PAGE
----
Saturday anchor Jeff Glor sat down with one of the co-founders of the project's parent group, The Children's Health Fund - singer Paul Simon:
Simon began as a folk musician in the 1960s with his partner Art Garfunkel. He expanded to many different musical styles and is still a creative musical force. But 20 years ago he turned the power of his celebrity toward helping the country's most vulnerable citizens - its children.
"I didn't think fame was worth very much except when it's used in the service of others," Simon told Glor.
The Children's Health Fund's mobile clinics have spread around the country. Until now, the most devastated area it visited was New Orleans, after Hurricane Katrina. Simon says the parallels between that time and today in Detroit are striking.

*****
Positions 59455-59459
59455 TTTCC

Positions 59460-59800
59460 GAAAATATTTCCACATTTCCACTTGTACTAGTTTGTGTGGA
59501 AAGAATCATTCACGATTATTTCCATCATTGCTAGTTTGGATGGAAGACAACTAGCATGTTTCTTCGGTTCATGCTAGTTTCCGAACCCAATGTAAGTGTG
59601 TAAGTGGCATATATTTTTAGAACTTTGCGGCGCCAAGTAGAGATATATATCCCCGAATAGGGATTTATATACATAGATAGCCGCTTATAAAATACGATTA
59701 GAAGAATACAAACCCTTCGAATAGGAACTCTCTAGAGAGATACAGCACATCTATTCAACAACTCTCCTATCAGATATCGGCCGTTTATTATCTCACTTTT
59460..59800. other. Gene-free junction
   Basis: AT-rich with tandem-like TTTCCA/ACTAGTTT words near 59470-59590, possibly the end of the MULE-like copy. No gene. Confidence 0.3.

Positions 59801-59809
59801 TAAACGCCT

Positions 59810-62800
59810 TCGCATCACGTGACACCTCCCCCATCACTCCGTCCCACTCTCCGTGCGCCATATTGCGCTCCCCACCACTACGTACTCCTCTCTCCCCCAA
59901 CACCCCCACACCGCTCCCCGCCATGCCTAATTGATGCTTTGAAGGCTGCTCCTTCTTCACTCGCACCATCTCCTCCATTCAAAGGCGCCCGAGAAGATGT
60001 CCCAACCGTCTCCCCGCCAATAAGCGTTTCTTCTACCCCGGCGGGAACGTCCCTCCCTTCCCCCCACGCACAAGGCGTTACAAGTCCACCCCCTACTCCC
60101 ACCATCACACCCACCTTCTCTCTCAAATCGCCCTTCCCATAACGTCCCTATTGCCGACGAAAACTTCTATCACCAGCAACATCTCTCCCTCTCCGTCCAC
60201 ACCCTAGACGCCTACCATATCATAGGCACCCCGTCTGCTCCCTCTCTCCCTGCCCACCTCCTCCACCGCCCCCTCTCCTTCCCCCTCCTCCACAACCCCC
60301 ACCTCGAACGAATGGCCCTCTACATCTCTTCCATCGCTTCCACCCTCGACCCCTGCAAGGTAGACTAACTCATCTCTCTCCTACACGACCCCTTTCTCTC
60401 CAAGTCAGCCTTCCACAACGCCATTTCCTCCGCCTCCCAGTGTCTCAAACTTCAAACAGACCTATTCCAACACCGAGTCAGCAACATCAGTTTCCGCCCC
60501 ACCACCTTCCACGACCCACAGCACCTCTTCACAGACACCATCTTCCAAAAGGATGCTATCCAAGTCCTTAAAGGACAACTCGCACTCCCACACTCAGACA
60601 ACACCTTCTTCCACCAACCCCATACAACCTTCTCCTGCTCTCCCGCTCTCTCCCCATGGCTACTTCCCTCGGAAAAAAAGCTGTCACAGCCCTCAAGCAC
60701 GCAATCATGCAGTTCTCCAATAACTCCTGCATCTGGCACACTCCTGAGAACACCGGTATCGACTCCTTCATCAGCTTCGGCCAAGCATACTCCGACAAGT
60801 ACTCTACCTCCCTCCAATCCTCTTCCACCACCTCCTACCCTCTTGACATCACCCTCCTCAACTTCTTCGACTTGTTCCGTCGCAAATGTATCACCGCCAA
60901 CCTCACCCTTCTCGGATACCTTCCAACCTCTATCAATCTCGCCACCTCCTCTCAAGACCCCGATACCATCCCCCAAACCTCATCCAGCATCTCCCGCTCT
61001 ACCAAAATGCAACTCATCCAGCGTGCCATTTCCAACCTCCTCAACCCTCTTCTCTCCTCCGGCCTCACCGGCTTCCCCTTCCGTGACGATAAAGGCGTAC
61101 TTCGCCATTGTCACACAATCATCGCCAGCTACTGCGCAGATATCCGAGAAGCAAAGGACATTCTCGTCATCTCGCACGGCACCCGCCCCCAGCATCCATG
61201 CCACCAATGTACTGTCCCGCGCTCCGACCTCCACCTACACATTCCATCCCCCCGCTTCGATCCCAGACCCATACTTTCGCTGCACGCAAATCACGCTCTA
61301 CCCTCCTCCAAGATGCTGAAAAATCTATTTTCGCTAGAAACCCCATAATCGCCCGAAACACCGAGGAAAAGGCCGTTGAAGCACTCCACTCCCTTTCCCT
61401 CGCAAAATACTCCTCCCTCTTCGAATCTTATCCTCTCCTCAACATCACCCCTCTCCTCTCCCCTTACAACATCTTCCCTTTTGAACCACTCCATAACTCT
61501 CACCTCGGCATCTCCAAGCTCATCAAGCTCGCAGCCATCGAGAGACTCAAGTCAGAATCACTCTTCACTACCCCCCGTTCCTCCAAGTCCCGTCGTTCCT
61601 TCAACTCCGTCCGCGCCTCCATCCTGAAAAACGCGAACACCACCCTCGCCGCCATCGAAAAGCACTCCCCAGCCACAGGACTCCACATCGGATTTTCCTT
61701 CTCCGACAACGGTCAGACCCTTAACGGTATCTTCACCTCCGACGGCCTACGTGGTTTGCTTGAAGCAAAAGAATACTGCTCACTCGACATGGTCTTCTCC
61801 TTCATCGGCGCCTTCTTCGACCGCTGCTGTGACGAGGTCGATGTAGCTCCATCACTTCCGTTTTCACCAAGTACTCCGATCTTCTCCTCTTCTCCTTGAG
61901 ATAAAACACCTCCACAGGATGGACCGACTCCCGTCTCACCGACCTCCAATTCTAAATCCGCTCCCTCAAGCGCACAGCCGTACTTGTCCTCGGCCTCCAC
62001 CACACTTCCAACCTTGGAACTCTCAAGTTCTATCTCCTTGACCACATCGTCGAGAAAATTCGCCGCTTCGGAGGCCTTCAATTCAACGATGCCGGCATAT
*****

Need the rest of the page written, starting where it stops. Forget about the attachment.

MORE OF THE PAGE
"Detroit is really, kind of shares this shameful distinction of being the other city that is really devastated by poverty," Simon said. "You lose a child for their life because of an easily treatable medical issue."
Simon's goal is to fix that, in part with mobile clinics capable of and preventative care to kids.
Despite the worst financial crisis in a generation, Simon says he is optimistic.
"The overall point is we have the capacity to have a healthy population. We can do that," he said. "The species has the ability to make life on this planet like a paradise."
And - even here in Motown, the folk singer from the 60s, the rocker from the 70s, the creative spirit behind so many hits still has the power to inspire....
"Your music lives forever," one woman told Simon at the Children's Health Fund Site, taking Simon's hand
Simon says he's trying to enlist other musicians - from Detroit especially - to help, and so far he's received a good response.